It is important that you start a financial aid file. In it, keep your award letter, letters coming from the federal government and all Student Account statements. This should help with taxes and repayment after graduation.
Do I have to report any grants, scholarships or fellowships to the IRS as income?
Part or all of a grant, scholarship or fellowship may be taxable even if you do not receive a W-2 form. If you are in a degree program, amounts you use for expenses other than tuition and course-related expenses (e.g., amounts used for room, board and travel) are taxable. To determine this taxable amount, add up all grant, scholarship and fellowship awards received in a calendar year, then subtract all tuition, fees, and book and supply expenses. If the remaining amount is a positive number, it must be reported as income. This amount must also be reported on Worksheet C of your FAFSA. If you are not in a degree program, the full amount of the grant, scholarship or fellowship is taxable.
What about Work-Study income? Is this taxable?
Yes. Any money received as the result of work (i.e., Work-Study employment, temporary employment on- or off-campus, some fellowships, etc.) is considered taxable income. You will be asked to file a withholding form (W-4) and you will receive a statement of income and taxes withheld form (W-2) each calendar year. Your taxable earnings from need-based employment must also be reported on Worksheet C of your FAFSA. Questions regarding your withholding status should be directed to the University Payroll Office.
How do I live within my budget?
Look carefully at your budget and figure out how much you have to spend each month. Add the room and board to the personal costs, then divide it by nine months. This should result in a total of $3,223 per month to cover expenses. If you know that these funds will need to cover you for 12 months, you must budget for $2,418 a month. Find AFFORDABLE housing. Remember that you are a student. The more modest you are now, the less you will need to be once you are a lawyer.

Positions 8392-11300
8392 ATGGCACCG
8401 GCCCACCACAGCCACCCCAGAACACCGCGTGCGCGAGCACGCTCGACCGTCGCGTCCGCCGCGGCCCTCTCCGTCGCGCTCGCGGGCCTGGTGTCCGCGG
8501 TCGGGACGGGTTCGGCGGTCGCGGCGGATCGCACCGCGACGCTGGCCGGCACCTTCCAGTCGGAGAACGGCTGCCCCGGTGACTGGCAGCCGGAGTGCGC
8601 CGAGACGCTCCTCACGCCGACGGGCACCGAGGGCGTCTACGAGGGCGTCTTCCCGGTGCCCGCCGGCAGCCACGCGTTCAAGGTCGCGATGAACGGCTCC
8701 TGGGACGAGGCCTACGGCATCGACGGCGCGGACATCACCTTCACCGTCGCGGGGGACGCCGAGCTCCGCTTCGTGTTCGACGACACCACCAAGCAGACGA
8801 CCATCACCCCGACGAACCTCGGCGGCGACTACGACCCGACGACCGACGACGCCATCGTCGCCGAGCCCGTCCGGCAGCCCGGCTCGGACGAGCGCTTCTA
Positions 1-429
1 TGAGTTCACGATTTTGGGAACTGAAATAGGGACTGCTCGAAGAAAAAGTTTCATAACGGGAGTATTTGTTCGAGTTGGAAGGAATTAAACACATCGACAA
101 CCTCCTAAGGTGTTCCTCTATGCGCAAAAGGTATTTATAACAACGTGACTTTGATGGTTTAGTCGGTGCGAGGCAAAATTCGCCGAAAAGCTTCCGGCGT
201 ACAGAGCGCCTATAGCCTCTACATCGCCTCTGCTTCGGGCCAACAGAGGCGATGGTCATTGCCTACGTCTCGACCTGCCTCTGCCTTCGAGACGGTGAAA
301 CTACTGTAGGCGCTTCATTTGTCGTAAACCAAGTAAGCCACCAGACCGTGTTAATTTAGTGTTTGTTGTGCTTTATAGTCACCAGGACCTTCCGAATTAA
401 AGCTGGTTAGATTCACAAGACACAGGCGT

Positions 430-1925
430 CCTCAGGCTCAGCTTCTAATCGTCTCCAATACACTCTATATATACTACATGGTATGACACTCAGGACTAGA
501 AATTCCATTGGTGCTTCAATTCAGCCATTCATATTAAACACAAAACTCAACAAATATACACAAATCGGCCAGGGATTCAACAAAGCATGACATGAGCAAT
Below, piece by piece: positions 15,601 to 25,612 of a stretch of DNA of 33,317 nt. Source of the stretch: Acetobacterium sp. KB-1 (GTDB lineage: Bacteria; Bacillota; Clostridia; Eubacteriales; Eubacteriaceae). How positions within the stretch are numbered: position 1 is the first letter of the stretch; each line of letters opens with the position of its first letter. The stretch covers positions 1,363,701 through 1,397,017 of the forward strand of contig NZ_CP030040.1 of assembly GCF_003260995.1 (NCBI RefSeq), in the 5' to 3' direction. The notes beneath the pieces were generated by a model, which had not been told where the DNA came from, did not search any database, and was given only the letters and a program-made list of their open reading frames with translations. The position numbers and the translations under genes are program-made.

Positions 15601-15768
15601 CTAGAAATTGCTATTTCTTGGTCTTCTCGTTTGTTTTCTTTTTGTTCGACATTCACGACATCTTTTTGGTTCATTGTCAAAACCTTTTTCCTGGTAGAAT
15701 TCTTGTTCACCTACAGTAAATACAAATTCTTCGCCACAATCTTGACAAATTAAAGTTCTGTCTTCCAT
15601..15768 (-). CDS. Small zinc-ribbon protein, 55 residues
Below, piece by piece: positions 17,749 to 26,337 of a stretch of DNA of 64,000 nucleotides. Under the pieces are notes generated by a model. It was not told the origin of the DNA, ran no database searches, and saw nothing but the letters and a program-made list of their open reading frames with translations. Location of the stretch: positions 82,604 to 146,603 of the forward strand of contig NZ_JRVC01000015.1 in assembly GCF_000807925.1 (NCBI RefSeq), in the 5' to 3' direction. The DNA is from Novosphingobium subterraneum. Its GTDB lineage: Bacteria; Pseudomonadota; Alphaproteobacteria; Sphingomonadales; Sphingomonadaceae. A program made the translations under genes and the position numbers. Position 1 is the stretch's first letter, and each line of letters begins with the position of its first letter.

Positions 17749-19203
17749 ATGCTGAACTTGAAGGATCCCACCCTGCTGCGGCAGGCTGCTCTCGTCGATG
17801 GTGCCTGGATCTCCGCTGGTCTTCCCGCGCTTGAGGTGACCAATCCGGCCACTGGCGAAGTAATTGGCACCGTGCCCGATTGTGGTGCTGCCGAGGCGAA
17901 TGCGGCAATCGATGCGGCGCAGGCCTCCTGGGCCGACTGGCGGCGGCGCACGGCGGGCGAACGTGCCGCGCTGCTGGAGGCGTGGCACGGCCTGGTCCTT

Why is it important to budget?
Every budget increase to your Grad PLUS or private loan is unsubsidized. This means that you are accruing interest throughout the year on your loan. A student who borrows $50,000 in private funds over three years at a 6.8% interest rate will have a monthly payment of roughly $800. If you add the federal loans, which will amount to $55,500 with a monthly payment of $600 per month or so, you are looking at paying $1,400 per month after graduation. This is a lot of debt to take on – even for a lawyer!
I'm having trouble making ends meet and managing my finances. Is there somewhere I can get help with this?
Our office provides more services than just processing financial aid applications. If you need help understanding your finances, learning money management skills or repairing your credit, you can make an appointment with the financial aid office and get help with these sorts of issues. Our office also provides a session for students who are graduating to prepare them for financial success after law school.
Are there any helpful websites that can assist me with financial aid, credit, tax, and other topics?
There are a number of websites that can help you investigate financial aid, credit, tax, and other topics, and we have dedicated a portion of our website to assist you in your financial planning.